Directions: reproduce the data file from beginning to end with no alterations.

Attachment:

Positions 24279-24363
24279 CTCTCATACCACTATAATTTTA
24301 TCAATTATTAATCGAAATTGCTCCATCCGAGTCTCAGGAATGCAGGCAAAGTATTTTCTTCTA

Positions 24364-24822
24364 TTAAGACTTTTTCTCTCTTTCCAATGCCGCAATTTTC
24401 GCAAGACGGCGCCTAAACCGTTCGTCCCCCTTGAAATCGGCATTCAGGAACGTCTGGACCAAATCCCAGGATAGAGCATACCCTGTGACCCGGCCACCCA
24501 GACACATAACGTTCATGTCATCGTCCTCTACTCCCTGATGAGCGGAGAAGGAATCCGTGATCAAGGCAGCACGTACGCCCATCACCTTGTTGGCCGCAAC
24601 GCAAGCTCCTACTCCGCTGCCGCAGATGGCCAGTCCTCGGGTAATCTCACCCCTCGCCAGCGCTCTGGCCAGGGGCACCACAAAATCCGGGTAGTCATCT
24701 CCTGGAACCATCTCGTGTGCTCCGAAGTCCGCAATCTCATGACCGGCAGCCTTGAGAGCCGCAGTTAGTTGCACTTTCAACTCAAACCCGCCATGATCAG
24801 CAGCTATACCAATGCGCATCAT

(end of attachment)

Positions 24279-24363
24279 CTCTCATACCACTATAATTTTA
24301 TCAATTATTAATCGAAATTGCTCCATCCGAGTCTCAGGAATGCAGGCAAAGTATTTTCTTCTA

Positions 24364-24822
24364 TTAAGACTTTTTCTCTCTTTCCAATGCCGCAATTTTC
24401 GCAAGACGGCGCCTAAACCGTTCGTCCCCCTTGAAATCGGCATTCAGGAACGTCTGGACCAAATCCCAGGATAGAGCATACCCTGTGACCCGGCCACCCA
24501 GACACATAACGTTCATGTCATCGTCCTCTACTCCCTGATGAGCGGAGAAGGAATCCGTGATCAAGGCAGCACGTACGCCCATCACCTTGTTGGCCGCAAC
24601 GCAAGCTCCTACTCCGCTGCCGCAGATGGCCAGTCCTCGGGTAATCTCACCCCTCGCCAGCGCTCTGGCCAGGGGCACCACAAAATCCGGGTAGTCATCT
24701 CCTGGAACCATCTCGTGTGCTCCGAAGTCCGCAATCTCATGACCGGCAGCCTTGAGAGCCGCAGTTAGTTGCACTTTCAACTCAAACCCGCCATGATCAG
24801 CAGCTATACCAATGCGCATCAT